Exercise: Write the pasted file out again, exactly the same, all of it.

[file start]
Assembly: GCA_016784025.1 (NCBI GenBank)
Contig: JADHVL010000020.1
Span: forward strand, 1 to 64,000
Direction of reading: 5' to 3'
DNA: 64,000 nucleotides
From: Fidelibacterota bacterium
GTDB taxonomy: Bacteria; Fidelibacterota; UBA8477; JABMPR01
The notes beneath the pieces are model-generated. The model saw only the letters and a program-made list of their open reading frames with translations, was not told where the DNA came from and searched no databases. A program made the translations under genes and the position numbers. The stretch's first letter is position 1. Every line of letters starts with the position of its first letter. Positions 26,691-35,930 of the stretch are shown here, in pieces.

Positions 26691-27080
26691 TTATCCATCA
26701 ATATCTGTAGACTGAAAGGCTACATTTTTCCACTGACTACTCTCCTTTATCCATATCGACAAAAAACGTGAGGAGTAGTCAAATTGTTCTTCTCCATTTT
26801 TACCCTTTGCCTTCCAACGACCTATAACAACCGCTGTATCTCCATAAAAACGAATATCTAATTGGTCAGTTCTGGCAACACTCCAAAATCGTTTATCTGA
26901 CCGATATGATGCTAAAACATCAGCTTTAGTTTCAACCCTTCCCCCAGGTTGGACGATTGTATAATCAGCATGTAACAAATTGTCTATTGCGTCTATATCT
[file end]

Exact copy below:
Assembly: GCA_016784025.1 (NCBI GenBank)
Contig: JADHVL010000020.1
Span: forward strand, 1 to 64,000
Direction of reading: 5' to 3'
DNA: 64,000 nucleotides
From: Fidelibacterota bacterium
GTDB taxonomy: Bacteria; Fidelibacterota; UBA8477; JABMPR01
The notes beneath the pieces are model-generated. The model saw only the letters and a program-made list of their open reading frames with translations, was not told where the DNA came from and searched no databases. A program made the translations under genes and the position numbers. The stretch's first letter is position 1. Every line of letters starts with the position of its first letter. Positions 26,691-35,930 of the stretch are shown here, in pieces.

Positions 26691-27080
26691 TTATCCATCA
26701 ATATCTGTAGACTGAAAGGCTACATTTTTCCACTGACTACTCTCCTTTATCCATATCGACAAAAAACGTGAGGAGTAGTCAAATTGTTCTTCTCCATTTT
26801 TACCCTTTGCCTTCCAACGACCTATAACAACCGCTGTATCTCCATAAAAACGAATATCTAATTGGTCAGTTCTGGCAACACTCCAAAATCGTTTATCTGA
26901 CCGATATGATGCTAAAACATCAGCTTTAGTTTCAACCCTTCCCCCAGGTTGGACGATTGTATAATCAGCATGTAACAAATTGTCTATTGCGTCTATATCT